For now, however, I have a list designed to unnerve, to be spine-chilling. My top 20 most unsettling songs ever, maximum one per artist (its worth noting that clearly I enjoy this music particularly, as I have managed to get 20 as opposed to the usual 10). These are not the best songs that happen to carry the air of tension necessary for inclusion, but the songs that do that particular job the best. Emotion is always important in music, and a track that can, on its own, create an atmosphere of unease, is probably one of the most challenging types of song to create.

Not all of the songs I have selected are necessarily based on the tone of the music, they do not all carry the same eeriness that an “unsettling song” might infer. It may be down to the lyrics, or just a personal attachment to the song. In one case, it is not the song itself, but the connection between the song and the death of its writer that creates the necessary shivers. In another, there is no music, but the spectral arpeggiated backing vocals and the heart-breaking lyrics make up for it totally.

Anyway, the point is, this list is personal, and therefore you cannot argue with it. But please leave your own favourite unsettling songs in the comment box below.

Top 20 Unsettling Songs:

20. Frightened Rabbit – My Backwards Walk

19. Massive Attack – Inertia Creeps

18. The Smiths – How Soon Is Now?

17. REM – Daysleeper

16. My Morning Jacket – Dondante

15. Mumford & Sons – Thistle & Weeds

14. Blur – No Distance Left To Run

13. Bright Eyes – Lua

12. Broken Social Scene – Lover’s Spit

11. Modest Mouse – 3rd Planet

10. Grizzly Bear – Knife

9. Jeff Buckley – Mojo Pin

8. Neutral Milk Hotel – Two Headed Boy

7. Hope Of The States – Me Ves Y Sufres

6. The National – Lucky You

5. Joy Division – Love Will Tear Us Apart

4. Pink Floyd – Brain Damage

3. TV On The Radio – Ambulance

2. Portishead – Threads

1. Radiohead – Exit Music (For A Film)

If you know me, then you probably could have guessed the number 1. I was a wafer away from handing the same son two Wednesday Countdowns in a row, but, inevitably, the beautifully melodramatic lyrics coupled with a near-silence slowly builds into a cacophony of hatred, directed at the unknown “You” won the day in the end. The point where the fuzz bass first hits in still gives me the creeps (pun intended), but Radiohead could easily have made up a top 20 unsettling songs list all on their own. Placing Exit Music above How To Disappear Completely was a tough choice for me, but although HTDC is better, it remains too beautiful, a pearly apparition. Climbing Up The Walls, Street Spirit (Fade Out), Fog and 4 Minute Warning are all worthy of note in this category, but somehow it is possible for me to overlook their unnerving effect by appreciating their quality. With Exit Music I can’t even go a whole listen through without shivering at the sentiment.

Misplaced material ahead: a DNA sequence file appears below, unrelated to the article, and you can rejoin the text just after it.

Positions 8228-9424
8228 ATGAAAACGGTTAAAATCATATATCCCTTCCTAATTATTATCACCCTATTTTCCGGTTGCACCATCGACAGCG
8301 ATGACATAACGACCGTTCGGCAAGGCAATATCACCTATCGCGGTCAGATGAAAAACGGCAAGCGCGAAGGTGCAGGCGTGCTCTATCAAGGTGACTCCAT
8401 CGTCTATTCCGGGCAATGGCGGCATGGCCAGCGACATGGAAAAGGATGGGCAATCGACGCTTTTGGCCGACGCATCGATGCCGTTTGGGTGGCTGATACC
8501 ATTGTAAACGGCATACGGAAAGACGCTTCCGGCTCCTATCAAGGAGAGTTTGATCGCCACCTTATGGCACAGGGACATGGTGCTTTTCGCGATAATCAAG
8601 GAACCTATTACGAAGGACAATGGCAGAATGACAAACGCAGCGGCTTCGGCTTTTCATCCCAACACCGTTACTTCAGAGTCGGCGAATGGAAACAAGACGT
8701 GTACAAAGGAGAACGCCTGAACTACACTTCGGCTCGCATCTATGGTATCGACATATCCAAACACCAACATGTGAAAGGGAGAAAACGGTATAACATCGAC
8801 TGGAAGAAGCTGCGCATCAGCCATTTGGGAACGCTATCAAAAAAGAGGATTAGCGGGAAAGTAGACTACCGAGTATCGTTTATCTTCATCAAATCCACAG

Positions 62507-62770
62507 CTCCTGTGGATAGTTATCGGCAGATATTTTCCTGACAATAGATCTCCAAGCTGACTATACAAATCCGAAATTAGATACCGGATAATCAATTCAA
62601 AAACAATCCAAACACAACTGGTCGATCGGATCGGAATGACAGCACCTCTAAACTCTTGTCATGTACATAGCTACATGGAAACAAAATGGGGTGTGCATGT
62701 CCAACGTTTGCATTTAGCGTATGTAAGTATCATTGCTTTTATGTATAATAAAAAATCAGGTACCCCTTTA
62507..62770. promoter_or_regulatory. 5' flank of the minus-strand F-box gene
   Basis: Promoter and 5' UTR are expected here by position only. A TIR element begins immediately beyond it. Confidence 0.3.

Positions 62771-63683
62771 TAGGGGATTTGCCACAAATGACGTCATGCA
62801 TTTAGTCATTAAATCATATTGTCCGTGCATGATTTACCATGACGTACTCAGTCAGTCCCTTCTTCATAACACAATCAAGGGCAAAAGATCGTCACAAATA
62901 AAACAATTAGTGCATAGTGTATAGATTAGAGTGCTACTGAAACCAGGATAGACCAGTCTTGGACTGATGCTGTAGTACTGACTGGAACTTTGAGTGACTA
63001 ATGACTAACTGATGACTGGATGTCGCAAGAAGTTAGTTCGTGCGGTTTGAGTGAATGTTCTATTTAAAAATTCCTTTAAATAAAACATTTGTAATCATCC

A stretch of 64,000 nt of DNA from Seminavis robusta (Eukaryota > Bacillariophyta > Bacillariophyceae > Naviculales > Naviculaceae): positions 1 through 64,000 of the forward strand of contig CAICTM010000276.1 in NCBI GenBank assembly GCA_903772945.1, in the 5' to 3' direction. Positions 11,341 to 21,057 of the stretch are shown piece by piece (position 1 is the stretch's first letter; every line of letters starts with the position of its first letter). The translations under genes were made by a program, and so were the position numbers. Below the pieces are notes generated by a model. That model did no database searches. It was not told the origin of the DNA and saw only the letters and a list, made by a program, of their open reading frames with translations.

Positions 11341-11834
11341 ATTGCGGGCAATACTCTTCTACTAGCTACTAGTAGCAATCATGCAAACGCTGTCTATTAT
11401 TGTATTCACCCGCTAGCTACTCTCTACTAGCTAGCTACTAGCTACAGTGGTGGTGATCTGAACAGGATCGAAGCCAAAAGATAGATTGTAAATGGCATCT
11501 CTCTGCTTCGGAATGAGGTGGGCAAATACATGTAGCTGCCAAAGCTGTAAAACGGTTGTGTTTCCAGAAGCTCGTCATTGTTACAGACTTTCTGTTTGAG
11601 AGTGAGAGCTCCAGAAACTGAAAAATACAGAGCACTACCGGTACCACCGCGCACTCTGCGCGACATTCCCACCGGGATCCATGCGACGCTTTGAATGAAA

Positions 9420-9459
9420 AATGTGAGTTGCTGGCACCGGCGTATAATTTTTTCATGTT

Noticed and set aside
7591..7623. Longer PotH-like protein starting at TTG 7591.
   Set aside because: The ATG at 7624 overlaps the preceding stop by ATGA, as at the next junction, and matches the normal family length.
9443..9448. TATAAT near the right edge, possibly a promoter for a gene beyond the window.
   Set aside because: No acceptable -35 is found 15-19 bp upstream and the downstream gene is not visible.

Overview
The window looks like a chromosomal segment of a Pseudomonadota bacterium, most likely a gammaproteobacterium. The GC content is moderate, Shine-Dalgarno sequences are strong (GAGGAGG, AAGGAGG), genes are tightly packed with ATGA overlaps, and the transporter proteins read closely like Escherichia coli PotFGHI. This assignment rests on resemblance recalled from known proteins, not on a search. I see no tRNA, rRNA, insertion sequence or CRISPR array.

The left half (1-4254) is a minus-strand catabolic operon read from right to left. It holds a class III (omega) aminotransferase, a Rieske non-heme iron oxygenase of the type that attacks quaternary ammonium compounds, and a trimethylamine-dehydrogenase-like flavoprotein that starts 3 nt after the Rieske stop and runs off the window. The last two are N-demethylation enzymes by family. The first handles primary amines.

The Wednesday Countdown: Post-Millennial Post-Party

The end of the end. A final track is always important, it can define whether an album starts well but falls into mediocrity, or whether it is consistent throughout. It also assists stepping an album up from being merely good to being great. The best closing tracks will offer a climax that makes the whole feel like an event, as well as working within their own right. They have to properly end the album, so as to make it the cohesive, accomplished whole many artists crave to create. A closing track that encourages the listener to go back to the start for another listen is always welcome.

My criteria here is that the song is a combination of three things, a good song in its own right, a track that sufficiently closes the album (thus the final 30 seconds are key) but it most also appear to raise the level of the rest of the album that has preceded it. I’ve decided that for starters I will make a list just of songs from 00s albums, and will maybe work my way backwards in the coming weeks. And, as ever, only one track per artist.

Top 10 Album Closers Of The 00’s

10. Fleet Foxes – Oliver James

9. My Morning Jacket – Dondante

8. My Brightest Diamond – Workhorse

7. Thom Yorke – Cymbal Rush

6. LCD Soundsystem – New York, I Love You But You’re Bringing Me Down

5. Laura Marling – Your Only Doll (Dora)

4. Radiohead – A Wolf At The Door

3. The National – Mr. November

2. Bon Iver – RE: Stacks

1. Portishead – Threads

The Wednesday Countdown: Epic Win

In my mind I’m well aware of the definition of epic-rock. I can put on a song and be pretty sure whether or not it counts as epic-rock. But I cannot really explain it. So today’s list, best ever epic-rock songs, will be satisfying for me alone, as you will probably not understand the criteria for selection. I did decide, however, that an epic rock song needs to be over six minutes. And it needs to have at least one stomping riff, this can be a consistent, pace-keeping drone or a solo. But there needs to be that. And also… no, it is inexplicable. The criteria for inclusion is entirely in my mind.

However, that should not stop you from giving your own examples of epic-rock in the comments, or just help me to define exactly what sets these songs apart, apart from mere length. I could also do with some help with ideas for further Wednesday Countdowns. I ran out of material way earlier than I anticipated.

Top 10 Epic-Rock Songs:

10. Secret Machines – First Wave Intact
9. of Montreal – The Past Is A Grotesque Animal
8. Wilco – Spiders (Kidsmoke)
7. Muse – Citizen Erased
6. The Jimi Hendrix Experience – Voodoo Chile
5. Led Zeppelin – Kashmir
4. Yo La Tengo – Pass The Hatchet, I Think I’m Goodkind
3. Pink Floyd – Comfortably Numb
2. The Beta Band – She’s The One
1. Radiohead – Paranoid Android

Stomping riff? Check

Awesome solos? Check

Funky 7/8 interlude complete with insanely tasty bass? Check

I think I have successfully defined epic-rock. It’s the feeling you get in your gut at 2:49 on the video when Ed comes in with the first stab of Paranoid Android’s epic central riff. Thats epic-rock.